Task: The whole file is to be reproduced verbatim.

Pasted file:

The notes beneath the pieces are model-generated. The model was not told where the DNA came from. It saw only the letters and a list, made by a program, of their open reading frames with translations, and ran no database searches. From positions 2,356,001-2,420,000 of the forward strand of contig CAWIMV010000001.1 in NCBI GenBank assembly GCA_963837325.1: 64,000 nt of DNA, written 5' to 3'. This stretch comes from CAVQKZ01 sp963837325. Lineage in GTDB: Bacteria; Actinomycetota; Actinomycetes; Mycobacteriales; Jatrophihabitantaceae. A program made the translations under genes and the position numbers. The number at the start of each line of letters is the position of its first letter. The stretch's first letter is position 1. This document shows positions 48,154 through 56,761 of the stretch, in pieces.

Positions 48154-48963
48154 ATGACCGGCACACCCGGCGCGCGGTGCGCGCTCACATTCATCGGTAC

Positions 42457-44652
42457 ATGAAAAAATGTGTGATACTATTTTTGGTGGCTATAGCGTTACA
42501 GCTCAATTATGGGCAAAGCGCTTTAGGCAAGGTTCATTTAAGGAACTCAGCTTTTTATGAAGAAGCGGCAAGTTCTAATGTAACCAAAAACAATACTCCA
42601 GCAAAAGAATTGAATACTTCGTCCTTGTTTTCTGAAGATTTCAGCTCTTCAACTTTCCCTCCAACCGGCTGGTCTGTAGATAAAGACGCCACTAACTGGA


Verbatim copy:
The notes beneath the pieces are model-generated. The model was not told where the DNA came from. It saw only the letters and a list, made by a program, of their open reading frames with translations, and ran no database searches. From positions 2,356,001-2,420,000 of the forward strand of contig CAWIMV010000001.1 in NCBI GenBank assembly GCA_963837325.1: 64,000 nt of DNA, written 5' to 3'. This stretch comes from CAVQKZ01 sp963837325. Lineage in GTDB: Bacteria; Actinomycetota; Actinomycetes; Mycobacteriales; Jatrophihabitantaceae. A program made the translations under genes and the position numbers. The number at the start of each line of letters is the position of its first letter. The stretch's first letter is position 1. This document shows positions 48,154 through 56,761 of the stretch, in pieces.

Positions 48154-48963
48154 ATGACCGGCACACCCGGCGCGCGGTGCGCGCTCACATTCATCGGTAC

Positions 42457-44652
42457 ATGAAAAAATGTGTGATACTATTTTTGGTGGCTATAGCGTTACA
42501 GCTCAATTATGGGCAAAGCGCTTTAGGCAAGGTTCATTTAAGGAACTCAGCTTTTTATGAAGAAGCGGCAAGTTCTAATGTAACCAAAAACAATACTCCA
42601 GCAAAAGAATTGAATACTTCGTCCTTGTTTTCTGAAGATTTCAGCTCTTCAACTTTCCCTCCAACCGGCTGGTCTGTAGATAAAGACGCCACTAACTGGA